Clive Brown (Oxford Nanopore, UK) provided a much-anticipated update that highlighted the technical hurdles that Oxford Nanopore has had to overcome to produce nanopore arrays that not only work but are also shippable. Oxford Nanopore has now put more emphasis on the release of the portable MinION, for which field-testing is ongoing, while it continues to develop the modular GridION system. The technology can deliver multi-kilobase reads, and can process 50 kb reads with consistent data quality throughout. Much of the interest in nanopores goes beyond their potential as DNA sequencers and, according to Brown, any given nanopore type can distinguish about one-third of all known DNA modifications, such that a combination of pores could potentially resolve them all. The future may also see RNA and protein sequencing through nanopores, but for now we await the arrival of the first commercial nanopore DNA sequencer.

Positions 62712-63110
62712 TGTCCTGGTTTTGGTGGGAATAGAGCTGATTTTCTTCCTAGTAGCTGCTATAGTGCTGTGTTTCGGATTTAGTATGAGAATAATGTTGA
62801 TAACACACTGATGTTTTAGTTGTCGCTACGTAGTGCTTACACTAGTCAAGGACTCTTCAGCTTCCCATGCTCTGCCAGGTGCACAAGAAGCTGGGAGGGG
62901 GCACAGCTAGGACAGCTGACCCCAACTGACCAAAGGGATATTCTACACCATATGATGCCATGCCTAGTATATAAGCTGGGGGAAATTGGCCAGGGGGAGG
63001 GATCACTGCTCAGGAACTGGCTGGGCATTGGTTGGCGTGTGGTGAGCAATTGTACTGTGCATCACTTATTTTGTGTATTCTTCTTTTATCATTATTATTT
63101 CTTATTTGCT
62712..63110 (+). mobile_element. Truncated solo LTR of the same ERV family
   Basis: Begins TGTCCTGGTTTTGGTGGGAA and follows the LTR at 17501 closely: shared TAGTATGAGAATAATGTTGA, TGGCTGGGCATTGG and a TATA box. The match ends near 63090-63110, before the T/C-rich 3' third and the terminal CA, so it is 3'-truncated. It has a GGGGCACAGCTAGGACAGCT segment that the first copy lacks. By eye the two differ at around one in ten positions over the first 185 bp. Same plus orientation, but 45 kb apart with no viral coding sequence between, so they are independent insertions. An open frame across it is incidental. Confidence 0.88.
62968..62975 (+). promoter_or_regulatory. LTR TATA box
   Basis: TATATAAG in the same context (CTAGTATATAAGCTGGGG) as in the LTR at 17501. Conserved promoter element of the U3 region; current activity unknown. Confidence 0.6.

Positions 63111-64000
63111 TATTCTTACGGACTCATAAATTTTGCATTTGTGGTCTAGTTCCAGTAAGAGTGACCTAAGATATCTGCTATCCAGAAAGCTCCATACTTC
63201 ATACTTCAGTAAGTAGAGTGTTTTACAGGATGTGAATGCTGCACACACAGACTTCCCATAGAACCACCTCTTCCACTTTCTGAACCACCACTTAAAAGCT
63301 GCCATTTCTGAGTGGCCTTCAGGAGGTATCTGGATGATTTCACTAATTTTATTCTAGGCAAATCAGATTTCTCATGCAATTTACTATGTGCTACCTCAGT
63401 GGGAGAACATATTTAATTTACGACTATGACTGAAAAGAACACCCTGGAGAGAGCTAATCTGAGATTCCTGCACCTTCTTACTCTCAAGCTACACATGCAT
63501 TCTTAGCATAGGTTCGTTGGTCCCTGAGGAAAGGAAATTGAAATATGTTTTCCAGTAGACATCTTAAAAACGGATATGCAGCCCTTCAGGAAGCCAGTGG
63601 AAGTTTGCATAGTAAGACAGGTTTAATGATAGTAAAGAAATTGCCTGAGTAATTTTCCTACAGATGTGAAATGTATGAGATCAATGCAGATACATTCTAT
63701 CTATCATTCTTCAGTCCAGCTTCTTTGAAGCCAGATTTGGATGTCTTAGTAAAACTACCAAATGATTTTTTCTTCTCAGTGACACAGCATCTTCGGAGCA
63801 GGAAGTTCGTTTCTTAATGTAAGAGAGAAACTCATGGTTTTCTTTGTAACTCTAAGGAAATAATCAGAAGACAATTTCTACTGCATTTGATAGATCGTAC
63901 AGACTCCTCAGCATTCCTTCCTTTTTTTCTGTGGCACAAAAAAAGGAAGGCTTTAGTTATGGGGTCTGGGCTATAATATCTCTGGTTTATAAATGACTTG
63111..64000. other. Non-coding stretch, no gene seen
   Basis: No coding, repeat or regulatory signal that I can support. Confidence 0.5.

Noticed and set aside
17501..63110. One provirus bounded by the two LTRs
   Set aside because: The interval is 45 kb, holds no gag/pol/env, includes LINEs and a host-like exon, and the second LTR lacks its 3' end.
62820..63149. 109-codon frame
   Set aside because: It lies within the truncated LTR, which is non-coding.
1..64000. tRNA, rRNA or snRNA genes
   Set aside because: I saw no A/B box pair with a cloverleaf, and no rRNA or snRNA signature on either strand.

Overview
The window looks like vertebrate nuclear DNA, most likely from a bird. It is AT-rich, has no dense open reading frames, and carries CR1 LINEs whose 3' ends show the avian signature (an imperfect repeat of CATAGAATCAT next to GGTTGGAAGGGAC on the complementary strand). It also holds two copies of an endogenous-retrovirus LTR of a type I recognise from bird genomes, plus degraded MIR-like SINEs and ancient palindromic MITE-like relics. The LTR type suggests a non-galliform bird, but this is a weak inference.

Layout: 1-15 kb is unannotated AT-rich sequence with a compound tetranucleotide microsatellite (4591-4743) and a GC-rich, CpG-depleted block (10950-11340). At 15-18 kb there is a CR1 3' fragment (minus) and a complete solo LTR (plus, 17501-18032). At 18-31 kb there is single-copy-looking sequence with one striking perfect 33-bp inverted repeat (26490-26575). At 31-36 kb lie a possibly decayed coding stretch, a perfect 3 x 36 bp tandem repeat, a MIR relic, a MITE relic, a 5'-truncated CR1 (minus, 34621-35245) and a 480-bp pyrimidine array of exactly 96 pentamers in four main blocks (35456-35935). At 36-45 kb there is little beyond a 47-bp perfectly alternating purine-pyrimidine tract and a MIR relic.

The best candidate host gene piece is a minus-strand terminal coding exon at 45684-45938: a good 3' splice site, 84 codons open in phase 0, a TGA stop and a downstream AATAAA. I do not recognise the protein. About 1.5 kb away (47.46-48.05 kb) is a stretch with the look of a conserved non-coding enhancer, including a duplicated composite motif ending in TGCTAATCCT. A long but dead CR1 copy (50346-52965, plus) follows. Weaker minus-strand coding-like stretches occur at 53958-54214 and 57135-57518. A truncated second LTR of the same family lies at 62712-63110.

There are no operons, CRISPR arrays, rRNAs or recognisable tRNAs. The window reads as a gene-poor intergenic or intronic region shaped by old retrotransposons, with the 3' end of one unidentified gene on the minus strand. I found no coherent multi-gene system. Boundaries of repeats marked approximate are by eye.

One technology that can already deliver robust detection of DNA modifications, including 6-methyladenine (6mA), is the PacBio system - Paul Coupland (Wellcome Trust Sanger Institute, UK) shared his experience in using it in a variety of contexts. The system has undergone significant upgrades at several levels and Coupland reported sequencing, on average, 2 to 3 kb library inserts (although the polymerase can deliver longer reads). Apart from 6mA detection, some of the most interesting applications of the technology that were touched on were the sequencing of single-cell cDNA, where whole transcripts are visible and isoforms resolved easily, and the direct sequencing of viral and bacterial genomes without the need for library preparation.